Rising homeowners insurance premiums are attracting retirees

“The building materials themselves are lending them more catastrophic losses,” said Jared Carillo, fund account manager at SmithBrothers, an insurance brokerage firm in Connecticut. Materials used in construction today include many synthetics that burn faster and hotter, such as chipboard, spray foam and insulated wire, he said.

The open floor plan is another culprit, Carillo said: “A fire that started in the kitchen would cause more damage on the first floor.”

Some of the weather changes being watched by the insurance industry, such as the northward drift of “Hurricane Alley”, are gradual changes. Others — like the drought that has exacerbated the massive wildfires in the western United States — have reached the inflection point much more quickly. Rauch says that during the 1980s, the average annual insured loss in the United States from wildfires ranged from $1 billion to $3 billion.

“This is expected to happen in the future,” he said.

That changed in an instant. “In 2017, for the first time, insured losses were somewhere in the region of $16 billion,” Mr. Rauch said. “It was a huge leap, and 2018 is essentially the same.” After a moderate fire season in the West in 2019, 2020 is yet to bring another major wave of losses, around $11 billion.

It’s proof that even the fastest companies can be surprised how quickly conditions can change. Mr. Rauch said that in just the last 4-5 years, wildfires have brought about significant changes. “The loss situation is completely different than it was decades ago,” he said.

Real estate and insurance experts say this is especially problematic for those who put their roots down decades ago with the expectation of growing old in those homes and neighborhoods, only to find that the face the ground under their feet has moved.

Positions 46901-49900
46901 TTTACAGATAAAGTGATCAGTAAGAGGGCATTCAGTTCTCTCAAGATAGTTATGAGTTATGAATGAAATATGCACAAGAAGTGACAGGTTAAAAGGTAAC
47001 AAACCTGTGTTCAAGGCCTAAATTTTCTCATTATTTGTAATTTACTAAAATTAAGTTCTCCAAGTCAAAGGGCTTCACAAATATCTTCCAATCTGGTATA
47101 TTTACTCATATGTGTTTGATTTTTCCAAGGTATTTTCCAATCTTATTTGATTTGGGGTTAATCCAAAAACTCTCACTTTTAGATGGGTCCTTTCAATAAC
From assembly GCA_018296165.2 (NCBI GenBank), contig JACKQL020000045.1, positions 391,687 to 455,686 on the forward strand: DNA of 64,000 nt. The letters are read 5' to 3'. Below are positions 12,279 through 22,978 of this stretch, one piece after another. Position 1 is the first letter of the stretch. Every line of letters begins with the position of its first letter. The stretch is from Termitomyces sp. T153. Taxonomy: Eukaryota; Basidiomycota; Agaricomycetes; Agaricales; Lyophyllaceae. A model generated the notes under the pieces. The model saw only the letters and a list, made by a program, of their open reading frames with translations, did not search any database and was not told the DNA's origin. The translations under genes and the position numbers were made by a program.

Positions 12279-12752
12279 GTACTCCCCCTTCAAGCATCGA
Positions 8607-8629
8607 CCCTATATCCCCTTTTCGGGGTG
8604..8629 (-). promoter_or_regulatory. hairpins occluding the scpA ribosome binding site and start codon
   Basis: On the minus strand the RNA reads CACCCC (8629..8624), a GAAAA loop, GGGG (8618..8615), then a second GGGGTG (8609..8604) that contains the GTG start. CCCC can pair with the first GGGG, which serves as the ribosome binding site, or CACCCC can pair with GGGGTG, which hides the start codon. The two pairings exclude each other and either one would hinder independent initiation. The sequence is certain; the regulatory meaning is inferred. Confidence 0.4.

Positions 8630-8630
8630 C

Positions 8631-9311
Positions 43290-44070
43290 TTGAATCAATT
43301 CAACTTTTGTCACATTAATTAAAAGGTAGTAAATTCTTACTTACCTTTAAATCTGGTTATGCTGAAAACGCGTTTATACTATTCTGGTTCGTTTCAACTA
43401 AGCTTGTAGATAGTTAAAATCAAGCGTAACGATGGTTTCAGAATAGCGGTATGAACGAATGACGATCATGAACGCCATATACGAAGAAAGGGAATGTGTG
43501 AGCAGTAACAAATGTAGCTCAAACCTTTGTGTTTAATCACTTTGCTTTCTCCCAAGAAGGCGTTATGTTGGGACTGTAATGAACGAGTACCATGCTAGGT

“I have retirees here,” said Patrick Brownfield, personal risk advisor with insurance brokerage Hub International in Jackson, Wyo. This leaves homeowners with few options. “They’re going to spend $20,000 a year on top of their fixed income, and now they can’t pay for insurance because all the equity is in their home,” Mr Brownfield said.

https://www.nytimes.com/2022/02/04/business/retirement-climate-change-homeowners-insurance.html Rising homeowners insurance premiums are attracting retirees

Fry Electronics Team

Fry Electronics.com is an automatic aggregator of the all world’s media. In each content, the hyperlink to the primary source is specified. All trademarks belong to their rightful owners, all materials to their authors. If you are the owner of the content and do not want us to publish your materials, please contact us by email – admin@fry-electronics.com. The content will be deleted within 24 hours.

Related Articles

Back to top button